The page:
Modest Heroes (Chīsana Eiyū: Kani to Tamago to Tōmei Ningen) 2018
I hope interest in Studio Ponoc stays high as we’re now nearly three years out from their first feature and a year on from Modest Heroes, the first in a series of shorts.
And while I’m personally a bit wary of commissions from giant corporations, I’m kinda excited about the IOC asking Ponoc to work on a short for the 2020 Olympics.
Part of that excitement does come from how much I enjoyed Modest Heroes – three shorts unified by the theme of smaller, perhaps more intimate victories. And aside from what seem like small stakes compared to say, an epic, there’s still plenty of drama and tension in Modest Heroes.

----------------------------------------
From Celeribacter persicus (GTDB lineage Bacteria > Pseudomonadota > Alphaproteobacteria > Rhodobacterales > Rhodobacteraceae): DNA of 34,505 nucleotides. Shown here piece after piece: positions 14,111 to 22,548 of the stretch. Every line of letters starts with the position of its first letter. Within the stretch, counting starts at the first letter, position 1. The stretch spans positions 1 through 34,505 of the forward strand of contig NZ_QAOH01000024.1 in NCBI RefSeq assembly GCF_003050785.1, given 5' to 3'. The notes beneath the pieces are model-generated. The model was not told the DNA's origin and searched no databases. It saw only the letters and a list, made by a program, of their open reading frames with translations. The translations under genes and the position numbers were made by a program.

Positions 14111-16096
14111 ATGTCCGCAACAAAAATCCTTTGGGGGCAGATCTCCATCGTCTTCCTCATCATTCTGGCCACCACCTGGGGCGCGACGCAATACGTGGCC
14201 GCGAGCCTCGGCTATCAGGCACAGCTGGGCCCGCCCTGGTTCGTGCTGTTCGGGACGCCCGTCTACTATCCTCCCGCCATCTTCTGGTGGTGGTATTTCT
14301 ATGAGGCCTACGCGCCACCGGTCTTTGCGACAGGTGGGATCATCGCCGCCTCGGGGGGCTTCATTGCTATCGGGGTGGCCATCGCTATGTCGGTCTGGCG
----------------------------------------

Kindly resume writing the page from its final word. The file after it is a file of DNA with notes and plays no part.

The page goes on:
Since each story is quite brief I won’t ruin the plots, other than to say another common link appears to be family, though the final story Invisible focuses more on missing connections – and I thought it was really bittersweet, actually. It used a soft, even sombre look to the backgrounds really well and animating an invisible character must have been tough – it was handled so nicely I thought – like the striking of the keyboard in one scene.
None of the shorts are dialogue-heavy either, which becomes a feature, though the second story has more than the others.
While Invisible is probably my favourite of the three, I also really enjoyed the first, Kanini & Kanino, the underwater story with the amazing trout sequence and the fantastic use of purple light (that’s actually echoed in Invisible).
And while Life Ain’t Gonna Lose is just as good, I think what I enjoyed most about that one was the simple fact that it was essentially about Anaphylaxis – as a teacher I see a lot of students struggle with that really unfair set of circumstances.
If you like Ponoc’s work or the Ghiblies then you’ll doubtless enjoy Modest Heroes.